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middle east. and this yearslong bet by the islamic republic of iran on these groups has paid off, because now their regional allies have become the most influential players in their respective arenas today. the result is that today it is the islamic republic of iran and its ideas of participatory islamist governance and an independent foreign policy that has real influence, real power in countries across the middle east from egypt to baa rape that were -- bahrain that were once clearly in america's camp. in strategic terms, the islamic republic of iran has been and is using through its narrative not its drones, not its tanks, through its narrative they are using the political awakening of middle eastern publics to alter the very nature of power politics in the middle east.
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as we describe in our book "downing to tehran," this has been an effective foreign policy and national security strategy for the islamic republic of iran, one that is exactly and repeatedly underappreciated in the united states. and at this point i'm going to hand it over to flipt to continue -- flynt to continue our discussion. >> to pick up on hillary's point about this soft power strategy being a real strategy for resetting a regional balance of power that iranian policymakers have long seen as tilted against the islamic republic, i think it's important to note especially for americans to understand that it's only an islamic republic of iran which can accrue these kinds of soft power gains. the shah couldn't have done it. a pro-western, secular republic of iran couldn't do it. only the islamic republic of iran can do it.
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but as we discuss in our book instead of recognizing and pondering this, american political policy media elites persist in depicting the islamic republic as an illegitimate system so despised by its own population that it is in imminent danger of overthrow. american elites have been doing this literally for more than 30 years, virtually since the islamic republic's founding out of the iranian revolution. and for more than 30 years, the islamic republic has consistently are defied their -- consistently defied their relentless predictions of its collapse or defeat. the islamic republic has survived because its basic model, the integration of participatory politics in elections with principles and institutions of islamic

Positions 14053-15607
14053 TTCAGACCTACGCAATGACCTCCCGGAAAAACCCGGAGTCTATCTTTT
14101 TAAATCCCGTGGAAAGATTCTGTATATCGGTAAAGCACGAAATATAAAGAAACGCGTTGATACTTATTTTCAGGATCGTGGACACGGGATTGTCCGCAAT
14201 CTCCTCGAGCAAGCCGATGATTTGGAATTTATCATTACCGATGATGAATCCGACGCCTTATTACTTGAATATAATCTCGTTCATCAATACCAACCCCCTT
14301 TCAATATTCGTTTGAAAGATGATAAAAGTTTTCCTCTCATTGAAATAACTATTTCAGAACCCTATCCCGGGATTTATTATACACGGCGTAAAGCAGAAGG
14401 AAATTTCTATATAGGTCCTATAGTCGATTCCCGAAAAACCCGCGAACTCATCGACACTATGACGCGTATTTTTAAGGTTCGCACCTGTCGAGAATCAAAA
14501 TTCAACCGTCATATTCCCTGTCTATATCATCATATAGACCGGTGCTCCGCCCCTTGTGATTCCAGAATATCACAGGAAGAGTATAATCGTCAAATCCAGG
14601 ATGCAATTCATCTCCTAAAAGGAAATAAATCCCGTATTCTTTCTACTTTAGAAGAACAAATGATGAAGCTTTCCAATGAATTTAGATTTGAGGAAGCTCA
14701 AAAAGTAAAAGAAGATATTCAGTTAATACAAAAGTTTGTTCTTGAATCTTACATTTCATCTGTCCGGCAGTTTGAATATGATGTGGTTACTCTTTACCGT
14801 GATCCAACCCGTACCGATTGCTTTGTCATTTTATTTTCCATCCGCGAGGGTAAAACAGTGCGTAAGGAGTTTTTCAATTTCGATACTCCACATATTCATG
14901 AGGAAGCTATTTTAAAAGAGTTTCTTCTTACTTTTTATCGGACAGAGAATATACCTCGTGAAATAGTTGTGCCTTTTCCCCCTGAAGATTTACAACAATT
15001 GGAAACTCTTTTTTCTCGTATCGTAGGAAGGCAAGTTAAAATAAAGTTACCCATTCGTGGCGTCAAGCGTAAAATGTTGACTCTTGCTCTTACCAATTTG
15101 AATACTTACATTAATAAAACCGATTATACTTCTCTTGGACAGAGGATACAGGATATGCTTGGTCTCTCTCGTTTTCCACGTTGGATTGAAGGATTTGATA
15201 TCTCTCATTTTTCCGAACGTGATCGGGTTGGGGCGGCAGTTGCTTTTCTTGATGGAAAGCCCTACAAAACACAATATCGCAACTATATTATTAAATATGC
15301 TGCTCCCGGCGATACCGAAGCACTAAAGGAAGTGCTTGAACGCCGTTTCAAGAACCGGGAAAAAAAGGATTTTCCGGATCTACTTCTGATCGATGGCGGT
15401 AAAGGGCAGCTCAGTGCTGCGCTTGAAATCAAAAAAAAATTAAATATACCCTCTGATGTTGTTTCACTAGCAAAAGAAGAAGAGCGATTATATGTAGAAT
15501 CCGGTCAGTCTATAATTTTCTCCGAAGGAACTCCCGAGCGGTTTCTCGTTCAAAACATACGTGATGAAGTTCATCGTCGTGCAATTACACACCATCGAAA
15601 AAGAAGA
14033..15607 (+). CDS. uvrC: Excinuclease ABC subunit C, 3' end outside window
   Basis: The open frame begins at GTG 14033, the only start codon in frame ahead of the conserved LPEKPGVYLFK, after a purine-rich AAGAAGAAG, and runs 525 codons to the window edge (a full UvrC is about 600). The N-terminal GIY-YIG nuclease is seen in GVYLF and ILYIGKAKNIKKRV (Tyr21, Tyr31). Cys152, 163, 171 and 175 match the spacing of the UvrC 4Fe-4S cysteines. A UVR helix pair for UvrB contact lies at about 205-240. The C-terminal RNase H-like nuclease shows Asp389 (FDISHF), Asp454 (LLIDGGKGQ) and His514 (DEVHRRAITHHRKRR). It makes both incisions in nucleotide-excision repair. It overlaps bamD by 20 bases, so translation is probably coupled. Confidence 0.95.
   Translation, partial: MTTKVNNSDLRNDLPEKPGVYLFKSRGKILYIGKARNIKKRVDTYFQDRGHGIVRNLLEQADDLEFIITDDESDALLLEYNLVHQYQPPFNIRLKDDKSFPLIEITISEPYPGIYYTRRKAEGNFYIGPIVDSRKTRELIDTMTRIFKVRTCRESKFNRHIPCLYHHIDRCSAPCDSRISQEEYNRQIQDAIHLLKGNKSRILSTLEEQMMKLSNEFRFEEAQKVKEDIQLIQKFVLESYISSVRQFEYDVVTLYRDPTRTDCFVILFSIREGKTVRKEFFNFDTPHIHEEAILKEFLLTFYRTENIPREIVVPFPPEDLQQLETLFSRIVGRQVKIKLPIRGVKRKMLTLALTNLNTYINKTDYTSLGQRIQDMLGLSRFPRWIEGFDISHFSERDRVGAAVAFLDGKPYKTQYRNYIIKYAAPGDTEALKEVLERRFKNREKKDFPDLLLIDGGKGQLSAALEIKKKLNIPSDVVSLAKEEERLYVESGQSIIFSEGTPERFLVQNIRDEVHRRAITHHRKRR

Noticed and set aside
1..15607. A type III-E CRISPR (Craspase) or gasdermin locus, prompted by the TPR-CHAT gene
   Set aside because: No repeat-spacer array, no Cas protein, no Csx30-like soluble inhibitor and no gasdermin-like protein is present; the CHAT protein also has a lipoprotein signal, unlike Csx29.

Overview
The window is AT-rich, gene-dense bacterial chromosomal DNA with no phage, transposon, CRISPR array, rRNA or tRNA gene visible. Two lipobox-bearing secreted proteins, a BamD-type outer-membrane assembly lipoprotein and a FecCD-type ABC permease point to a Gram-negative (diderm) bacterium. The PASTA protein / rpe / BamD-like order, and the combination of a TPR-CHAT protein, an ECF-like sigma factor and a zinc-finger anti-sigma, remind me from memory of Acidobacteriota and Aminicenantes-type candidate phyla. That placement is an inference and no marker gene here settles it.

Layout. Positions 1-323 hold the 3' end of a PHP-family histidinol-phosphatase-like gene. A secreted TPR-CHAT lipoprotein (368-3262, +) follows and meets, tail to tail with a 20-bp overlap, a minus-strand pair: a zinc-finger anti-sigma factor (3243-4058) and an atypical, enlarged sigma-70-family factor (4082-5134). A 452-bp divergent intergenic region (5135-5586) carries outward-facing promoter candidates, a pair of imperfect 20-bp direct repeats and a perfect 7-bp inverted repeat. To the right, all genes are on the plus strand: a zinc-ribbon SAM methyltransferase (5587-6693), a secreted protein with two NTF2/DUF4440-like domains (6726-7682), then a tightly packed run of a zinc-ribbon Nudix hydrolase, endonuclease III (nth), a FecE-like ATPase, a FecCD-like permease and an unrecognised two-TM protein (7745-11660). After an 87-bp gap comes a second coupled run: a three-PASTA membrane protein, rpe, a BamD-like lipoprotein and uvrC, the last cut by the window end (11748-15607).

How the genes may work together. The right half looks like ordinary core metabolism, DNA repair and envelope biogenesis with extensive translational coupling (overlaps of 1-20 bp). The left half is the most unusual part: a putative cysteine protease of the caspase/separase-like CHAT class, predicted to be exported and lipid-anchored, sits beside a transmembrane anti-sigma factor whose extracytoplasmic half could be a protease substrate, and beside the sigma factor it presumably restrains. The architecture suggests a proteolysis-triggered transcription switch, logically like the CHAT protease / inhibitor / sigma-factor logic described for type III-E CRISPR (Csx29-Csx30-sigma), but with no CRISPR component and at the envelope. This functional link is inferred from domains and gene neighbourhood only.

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governance and a strong commitment to foreign policy independence, this model is, in actual fact, what a majority of iranians living inside their country want. they don't want a political order grounded in western-style secular liberalism. they want an indigenously-generated political order that reflects their cultural and religious values. as the reformist president said muhammad hasny said before leaving office, they want -- these were his words -- freedom, independence and progress within the context of both religiousty and national identity. and that's what the islamic republic with all its flaws offers iranians the chance to pursue. this was the vision of imam khomeini embodied in the islamic
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reprick's constitution and even -- republic's constitution and even those iranians who want the islamic republic to evolve in significant ways. at the end of day, even most of those iranians still wanted to be the islamic republic of iran. in the course of our visits to today -- tehran, a number of the policymakers and scholars we talked to have pointed out to us that the islamic republic doesn't call itself an islamic state like, say, saudi arabia does. for that implies a kind of perfection that iranians deeply invested in the system know they have not attained. in iran the islamic republic is by definition something that is very much a work in progress. and the islamic republic has made progress in a number of impressive ways. contrary to deeply-rooted but